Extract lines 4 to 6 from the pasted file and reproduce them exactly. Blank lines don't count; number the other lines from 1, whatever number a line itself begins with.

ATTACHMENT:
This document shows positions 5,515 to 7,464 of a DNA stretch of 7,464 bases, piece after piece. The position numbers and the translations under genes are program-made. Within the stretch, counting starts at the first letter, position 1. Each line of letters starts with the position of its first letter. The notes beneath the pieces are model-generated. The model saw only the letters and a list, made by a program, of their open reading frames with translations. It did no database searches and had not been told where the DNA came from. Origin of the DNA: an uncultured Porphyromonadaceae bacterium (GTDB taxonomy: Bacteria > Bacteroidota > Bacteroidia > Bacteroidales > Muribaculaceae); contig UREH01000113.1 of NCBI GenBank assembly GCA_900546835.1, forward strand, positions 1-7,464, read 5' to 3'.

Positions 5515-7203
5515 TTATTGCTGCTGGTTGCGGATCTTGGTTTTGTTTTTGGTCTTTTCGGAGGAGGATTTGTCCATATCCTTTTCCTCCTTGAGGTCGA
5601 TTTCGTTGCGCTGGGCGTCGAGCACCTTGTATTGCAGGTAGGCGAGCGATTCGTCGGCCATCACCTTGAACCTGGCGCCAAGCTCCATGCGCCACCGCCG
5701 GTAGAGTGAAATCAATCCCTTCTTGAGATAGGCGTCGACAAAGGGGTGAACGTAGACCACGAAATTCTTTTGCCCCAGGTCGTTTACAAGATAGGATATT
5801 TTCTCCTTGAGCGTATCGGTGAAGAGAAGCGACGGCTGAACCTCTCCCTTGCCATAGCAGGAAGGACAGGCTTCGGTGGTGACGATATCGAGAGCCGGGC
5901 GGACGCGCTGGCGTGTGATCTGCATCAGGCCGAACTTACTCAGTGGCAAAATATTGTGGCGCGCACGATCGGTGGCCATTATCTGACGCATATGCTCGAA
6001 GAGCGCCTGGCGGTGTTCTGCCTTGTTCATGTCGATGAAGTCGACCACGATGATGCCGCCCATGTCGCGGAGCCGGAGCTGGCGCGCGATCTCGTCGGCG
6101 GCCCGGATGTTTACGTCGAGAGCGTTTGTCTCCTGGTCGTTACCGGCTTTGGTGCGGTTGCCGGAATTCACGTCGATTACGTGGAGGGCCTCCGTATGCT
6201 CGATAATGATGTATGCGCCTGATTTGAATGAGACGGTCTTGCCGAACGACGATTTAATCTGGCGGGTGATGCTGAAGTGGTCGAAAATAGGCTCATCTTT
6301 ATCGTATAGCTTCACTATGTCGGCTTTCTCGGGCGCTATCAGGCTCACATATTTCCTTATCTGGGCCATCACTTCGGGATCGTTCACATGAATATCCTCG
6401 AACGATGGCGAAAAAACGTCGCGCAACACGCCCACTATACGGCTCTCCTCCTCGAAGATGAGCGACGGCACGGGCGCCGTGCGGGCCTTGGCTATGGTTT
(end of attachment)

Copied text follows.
5601 TTTCGTTGCGCTGGGCGTCGAGCACCTTGTATTGCAGGTAGGCGAGCGATTCGTCGGCCATCACCTTGAACCTGGCGCCAAGCTCCATGCGCCACCGCCG
5701 GTAGAGTGAAATCAATCCCTTCTTGAGATAGGCGTCGACAAAGGGGTGAACGTAGACCACGAAATTCTTTTGCCCCAGGTCGTTTACAAGATAGGATATT
5801 TTCTCCTTGAGCGTATCGGTGAAGAGAAGCGACGGCTGAACCTCTCCCTTGCCATAGCAGGAAGGACAGGCTTCGGTGGTGACGATATCGAGAGCCGGGC